Following a Q3 that had been one of the weakest quarters in three years, the global M&A market staged a comeback in Q4. There was US$767 billion worth of M&A activity registered in the last three months of the year, a 14% quarter-on-quarter uptrend. Volume, however, moved in the opposite direction, the 4,536 deals recorded in Q4 falling short of Q3 by 7%.
As a result, the global value of M&A hit US$3.2 trillion in 2019—down 9% compared to 2018, but above the 2017 total, making 2019 the sixth year in a row in which global M&A topped the US$3 trillion mark.
To boost overall numbers, the fourth quarter claimed one of the ten largest deals of the year: electronic trading broker TD Ameritrade Holding Corp.’s announced purchase by rival The Charles Schwab Corp. for US$29 billion in an all-share deal, which came in towards the bottom of the list at ninth place.
Industrials and chemicals tops Q4
Other such large deals outside of the annual top 10 that accounted for a significant slug of Q4 activity included DuPont Nutrition & Biosciences' announced acquisition by International Flavors & Fragrances for US$28.2 billion, which coupled with Fiat Chrysler Automobiles' planned merger with Groupe PSA for US$16.4 billion ensured that the industrials and chemicals (I&C) sector took first place. The sector clocked up US$133.7 billion worth of activity in Q4.
Financial services was a close second with US$125.1 billion in M&A, helped in no small part by the quarter's aforementioned top deal: TD Ameritrade, which alone accounted for 23% of the sector's total. Another large deal that helped to secure financial services' position was the announced acquisition of an undisclosed minority stake in Hengfeng Bank Co. by an investor group led by state-backed China SAFE Investments Ltd. for US$14.3 billion. The transaction enabled SAFE to inject capital into the troubled regional bank.
In spite of the relatively modest performance witnessed in Q4—albeit in the context of a few years of the best-performing M&A market in history—there was a single day that claimed at least US$45.6 billion of value: November 25. On that day, not only was the TD Ameritrade deal announced, but also LVMH Moet Hennessy Louis-Vuitton's US$16.6 billion tilt for famed jewelry brand Tiffany & Co. was announced.
2019 tops US$3 trillion once again
Altogether, global M&A markets were on a winning streak in 2019, which represented the sixth consecutive year that deals surpassed the US$3 trillion mark. Rising stock markets and a highly liquid financing environment have made conditions ripe for some of the largest transactions ever recorded.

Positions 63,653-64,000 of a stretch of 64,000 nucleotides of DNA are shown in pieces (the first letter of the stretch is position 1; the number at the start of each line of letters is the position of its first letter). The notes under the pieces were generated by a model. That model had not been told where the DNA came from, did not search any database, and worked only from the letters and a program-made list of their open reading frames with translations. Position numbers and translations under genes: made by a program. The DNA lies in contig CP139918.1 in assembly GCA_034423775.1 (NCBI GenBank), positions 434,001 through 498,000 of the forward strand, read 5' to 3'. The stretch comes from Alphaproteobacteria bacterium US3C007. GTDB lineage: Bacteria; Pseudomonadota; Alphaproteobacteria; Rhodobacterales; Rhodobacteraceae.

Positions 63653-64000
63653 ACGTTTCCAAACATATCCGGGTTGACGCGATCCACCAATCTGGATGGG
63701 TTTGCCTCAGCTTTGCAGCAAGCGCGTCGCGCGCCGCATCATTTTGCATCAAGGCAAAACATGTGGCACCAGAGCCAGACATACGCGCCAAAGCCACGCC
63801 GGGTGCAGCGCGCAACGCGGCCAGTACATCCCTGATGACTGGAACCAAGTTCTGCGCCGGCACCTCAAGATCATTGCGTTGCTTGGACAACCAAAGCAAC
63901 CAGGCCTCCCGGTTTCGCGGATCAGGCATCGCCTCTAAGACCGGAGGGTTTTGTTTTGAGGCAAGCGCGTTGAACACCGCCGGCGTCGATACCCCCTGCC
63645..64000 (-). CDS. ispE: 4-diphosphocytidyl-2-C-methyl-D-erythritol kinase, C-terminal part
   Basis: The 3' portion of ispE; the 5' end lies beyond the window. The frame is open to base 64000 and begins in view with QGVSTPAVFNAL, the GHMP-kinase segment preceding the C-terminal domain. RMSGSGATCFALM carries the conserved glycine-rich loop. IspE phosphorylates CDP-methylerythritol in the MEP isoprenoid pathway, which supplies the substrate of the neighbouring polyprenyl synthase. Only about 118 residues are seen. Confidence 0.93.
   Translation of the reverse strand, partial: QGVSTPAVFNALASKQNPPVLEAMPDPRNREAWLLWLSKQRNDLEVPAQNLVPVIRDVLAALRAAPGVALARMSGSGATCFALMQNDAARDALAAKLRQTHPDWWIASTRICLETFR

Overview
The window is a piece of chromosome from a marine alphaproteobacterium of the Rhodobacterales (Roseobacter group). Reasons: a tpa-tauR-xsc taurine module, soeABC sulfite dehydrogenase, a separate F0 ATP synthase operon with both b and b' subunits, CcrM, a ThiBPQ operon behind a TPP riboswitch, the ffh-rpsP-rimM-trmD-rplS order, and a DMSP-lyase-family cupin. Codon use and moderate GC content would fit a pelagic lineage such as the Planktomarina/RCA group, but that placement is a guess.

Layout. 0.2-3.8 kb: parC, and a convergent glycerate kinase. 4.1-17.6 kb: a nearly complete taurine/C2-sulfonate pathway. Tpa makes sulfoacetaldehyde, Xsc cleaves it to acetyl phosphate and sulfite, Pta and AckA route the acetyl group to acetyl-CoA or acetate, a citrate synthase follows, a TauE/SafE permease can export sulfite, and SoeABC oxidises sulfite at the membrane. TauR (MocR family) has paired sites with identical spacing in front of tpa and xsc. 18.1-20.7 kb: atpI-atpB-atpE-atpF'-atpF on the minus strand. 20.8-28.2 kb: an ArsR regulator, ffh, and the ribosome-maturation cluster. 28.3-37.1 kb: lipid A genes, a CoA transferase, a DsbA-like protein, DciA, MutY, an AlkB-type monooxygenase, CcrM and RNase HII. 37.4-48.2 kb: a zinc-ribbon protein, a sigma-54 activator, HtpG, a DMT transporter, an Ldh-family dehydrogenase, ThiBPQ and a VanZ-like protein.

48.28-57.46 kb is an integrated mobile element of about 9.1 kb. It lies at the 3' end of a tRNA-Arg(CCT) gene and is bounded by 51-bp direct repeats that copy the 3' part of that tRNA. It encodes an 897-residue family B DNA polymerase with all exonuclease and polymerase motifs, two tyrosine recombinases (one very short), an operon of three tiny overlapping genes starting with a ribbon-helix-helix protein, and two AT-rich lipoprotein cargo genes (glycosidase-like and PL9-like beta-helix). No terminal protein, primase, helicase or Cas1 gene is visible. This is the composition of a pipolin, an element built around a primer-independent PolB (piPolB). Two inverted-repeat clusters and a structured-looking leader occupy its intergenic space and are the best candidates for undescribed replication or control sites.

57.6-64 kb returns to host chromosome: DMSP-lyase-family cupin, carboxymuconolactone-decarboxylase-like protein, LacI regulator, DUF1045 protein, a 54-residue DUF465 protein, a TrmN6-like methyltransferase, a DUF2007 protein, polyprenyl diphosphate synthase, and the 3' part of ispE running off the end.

Aggregate deal value reached US$3.2 trillion in the year, down 9% year on year. This dollar amount was invested across 19,365 acquisitions, the second highest annual volume on record after 2018 (21,200).
I&C was not the top sector in 2019, despite claiming the lion's share of Q4. That distinction goes to TMT. The largest transaction of the year in the sector was Total System Services's announced takeover by Global Payment for a sizeable US$25.7 billion. CBS Corp.'s planned acquisition of Viacom Inc. for US$19.9 billion and Salesforce.com's US$15 billion announced acquisition of Tableau Software also helped to push TMT to the top of the table. No less than 16% of the global M&A value pie was accounted for by TMT. We expect the TMT sector to continue driving M&A deal activity in 2020 as the global economy continues to adjust to technological advances and disruption to traditional business models.
The defense sector had by far its best year on record in terms of M&A value, due almost entirely to the largest deal of the year across all sectors, the US$88.9 billion business combination of United Technologies Corp.’s aerospace business, comprising Pratt & Whitney and Collins Aerospace Systems, with Raytheon Company. The transaction, which is pending approval by regulators, will create an aerospace and defense giant, the world's number three after Boeing and Airbus.
The past few years have been historic ones for M&A. And corporations remain highly acquisitive, as do financial sponsors, who are equipped with significant cash to invest. The Federal Reserve's interest rate cuts last year, made in a bid to avoid a sag in the US economy amid global trade tensions, have improved what were already highly optimal M&A financing conditions. Q4 may not have broken records, but megadeals remain in vogue and deal volumes remain at historically robust levels. Even though the top of the market may have been passed, 2020 could continue to record another US$3 trillion-plus performance.